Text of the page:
As you may have noticed, Wonkblog's undergone a bit of a redesign. Don't worry! It's all going to be okay.

Yes, the blog looks different. But it's not here to hurt you! (Sebastian Widmann / DAPD)

Here's the thinking: The first version of this site was a straightforward blog. A few paragraphs of each post on the main page, then an invitation to click to read more. So long as it was only me writing, that was enough. But the move to Wonkblog meant three more writers and, consequently, much more content. Putting four paragraphs of each post on the front page was unmanageable.

That led to the second iteration of the site, which was the design we had until this evening. We collapsed each post so the front page displayed a headline and a blurb. The idea was to make it scannable: You could scroll down the page, open what you wanted to read in new tabs, and then move onto the actual posts.

But Wonkblog's grown up. With the addition of Dylan Matthews and Neil Irwin, we've gone from four to six. And that's before you count the occasional contributions from Post colleagues like Zach Goldfarb, Ylan Mui, Steve Pearlstein, Howard Schneider, and Jim Tankersley, or the outside contributors, like Evan Soltas with Wonkbook, or John Sides, Danny Hayes, and Dan Hopkins with our weekend political-science column.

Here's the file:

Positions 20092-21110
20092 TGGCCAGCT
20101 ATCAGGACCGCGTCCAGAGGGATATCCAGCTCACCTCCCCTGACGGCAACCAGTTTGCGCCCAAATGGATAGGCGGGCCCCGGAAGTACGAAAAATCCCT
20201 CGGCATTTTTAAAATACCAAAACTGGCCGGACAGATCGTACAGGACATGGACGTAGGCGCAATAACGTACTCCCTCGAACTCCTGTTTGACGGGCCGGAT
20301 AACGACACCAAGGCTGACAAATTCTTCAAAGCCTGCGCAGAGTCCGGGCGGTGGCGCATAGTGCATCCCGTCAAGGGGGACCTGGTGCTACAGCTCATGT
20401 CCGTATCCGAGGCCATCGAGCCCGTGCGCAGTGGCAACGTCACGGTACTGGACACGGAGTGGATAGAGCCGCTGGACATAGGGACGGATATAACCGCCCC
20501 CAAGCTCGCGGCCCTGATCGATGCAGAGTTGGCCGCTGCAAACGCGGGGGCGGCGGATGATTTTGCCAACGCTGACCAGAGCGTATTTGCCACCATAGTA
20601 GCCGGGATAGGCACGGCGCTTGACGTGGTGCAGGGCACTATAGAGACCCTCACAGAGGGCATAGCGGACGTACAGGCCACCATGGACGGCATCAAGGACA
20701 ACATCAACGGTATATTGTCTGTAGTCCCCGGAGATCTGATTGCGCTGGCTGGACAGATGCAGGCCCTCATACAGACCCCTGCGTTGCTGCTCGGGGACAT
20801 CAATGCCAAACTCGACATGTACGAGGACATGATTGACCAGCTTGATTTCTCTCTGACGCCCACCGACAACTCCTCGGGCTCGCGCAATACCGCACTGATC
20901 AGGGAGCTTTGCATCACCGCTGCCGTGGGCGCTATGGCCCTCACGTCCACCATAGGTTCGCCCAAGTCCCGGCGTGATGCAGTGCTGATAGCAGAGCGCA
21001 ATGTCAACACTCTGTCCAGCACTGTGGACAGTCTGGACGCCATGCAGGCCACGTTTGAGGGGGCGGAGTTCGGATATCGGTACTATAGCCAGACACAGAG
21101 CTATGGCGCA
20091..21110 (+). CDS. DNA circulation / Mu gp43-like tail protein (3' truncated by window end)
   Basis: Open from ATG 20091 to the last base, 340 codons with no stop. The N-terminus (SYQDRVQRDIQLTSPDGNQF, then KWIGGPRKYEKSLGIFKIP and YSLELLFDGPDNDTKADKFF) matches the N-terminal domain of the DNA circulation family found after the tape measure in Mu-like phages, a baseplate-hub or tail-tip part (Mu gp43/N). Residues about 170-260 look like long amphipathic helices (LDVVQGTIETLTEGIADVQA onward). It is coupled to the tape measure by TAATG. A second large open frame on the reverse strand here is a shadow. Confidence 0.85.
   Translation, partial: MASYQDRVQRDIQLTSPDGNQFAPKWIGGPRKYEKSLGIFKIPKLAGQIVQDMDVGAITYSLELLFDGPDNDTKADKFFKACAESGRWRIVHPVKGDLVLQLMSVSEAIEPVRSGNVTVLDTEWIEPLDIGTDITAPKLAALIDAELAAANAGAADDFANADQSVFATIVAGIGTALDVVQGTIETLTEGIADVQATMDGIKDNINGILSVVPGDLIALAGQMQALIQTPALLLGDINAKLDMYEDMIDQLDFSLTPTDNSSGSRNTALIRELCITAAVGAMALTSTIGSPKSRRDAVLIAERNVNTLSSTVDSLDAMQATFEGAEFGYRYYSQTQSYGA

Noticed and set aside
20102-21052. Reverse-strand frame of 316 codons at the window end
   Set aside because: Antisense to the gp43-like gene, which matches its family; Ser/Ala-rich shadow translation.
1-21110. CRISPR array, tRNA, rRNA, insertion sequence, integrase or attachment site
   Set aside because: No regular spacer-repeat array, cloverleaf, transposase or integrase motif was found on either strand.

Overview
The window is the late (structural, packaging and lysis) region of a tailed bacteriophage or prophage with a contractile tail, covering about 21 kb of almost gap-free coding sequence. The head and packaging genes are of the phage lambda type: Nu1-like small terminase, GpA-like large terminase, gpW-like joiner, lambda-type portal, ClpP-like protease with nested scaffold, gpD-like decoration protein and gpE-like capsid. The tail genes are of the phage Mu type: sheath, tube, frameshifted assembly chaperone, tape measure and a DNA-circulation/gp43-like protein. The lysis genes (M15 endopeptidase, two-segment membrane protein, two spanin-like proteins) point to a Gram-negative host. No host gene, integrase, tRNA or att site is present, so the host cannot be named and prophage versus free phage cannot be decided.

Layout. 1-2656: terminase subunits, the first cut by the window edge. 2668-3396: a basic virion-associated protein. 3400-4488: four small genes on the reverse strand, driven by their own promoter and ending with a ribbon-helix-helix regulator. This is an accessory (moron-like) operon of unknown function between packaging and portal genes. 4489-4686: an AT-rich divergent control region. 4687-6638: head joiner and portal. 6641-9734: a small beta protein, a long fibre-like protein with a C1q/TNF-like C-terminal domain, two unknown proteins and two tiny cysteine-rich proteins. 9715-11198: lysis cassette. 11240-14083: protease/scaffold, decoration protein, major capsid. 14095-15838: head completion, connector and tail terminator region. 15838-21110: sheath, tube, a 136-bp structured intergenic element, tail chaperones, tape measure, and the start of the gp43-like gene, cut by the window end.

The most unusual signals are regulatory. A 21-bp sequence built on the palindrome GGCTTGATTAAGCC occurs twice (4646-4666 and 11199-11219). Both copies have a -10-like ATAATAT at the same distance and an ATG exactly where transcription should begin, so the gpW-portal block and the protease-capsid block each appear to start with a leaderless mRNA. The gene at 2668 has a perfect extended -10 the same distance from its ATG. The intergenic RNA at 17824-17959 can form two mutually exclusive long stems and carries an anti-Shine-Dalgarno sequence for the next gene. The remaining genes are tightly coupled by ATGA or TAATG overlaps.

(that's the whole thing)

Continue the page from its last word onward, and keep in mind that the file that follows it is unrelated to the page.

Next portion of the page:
As the quantity of content has grown, so too has the quality: It's much more common for one of us to go on the road for a few days to write a long, deeply reported story, or for Dylan to spend a month building a model that lets you make solve the fiscal cliff or make Mitt Romney's tax plan add up. But it's a bit of a drag when that story gets posted at 10am and we have no way to signal to you, the reader, that it's something special, something you should see to before it gets buried by the rest of the day's content.

Hence the new design. The idea behind the third iteration of the site was to create a hybrid of a blog and a magazine or newspaper front. At the top of the page you'll see seven slots of curated content. That allows us to feature our best work even as we post newer work. So if you can only check in with the site once a day, or a few times a day, it'll be easier for you to find the best posts rather than drowning in the latest posts.

But below that -- and it's not far below, don't worry -- is the blog just as you've known it for the last year. Everything we post, in reverse-chronological order, so you can go through the site at your leisure, choosing what you want to read. So there are, in essence, two ways to read the blog now, and you can choose the one that fits your needs.

There will be bugs to work out, and design features to perfect, and we need and appreciate your feedback in figuring all that out. But we think this design will lead to a better site for you, both in terms of user experience and in terms of giving us more flexibility  to grow and experiment and bring you new kinds of content.

As always, thank you for reading.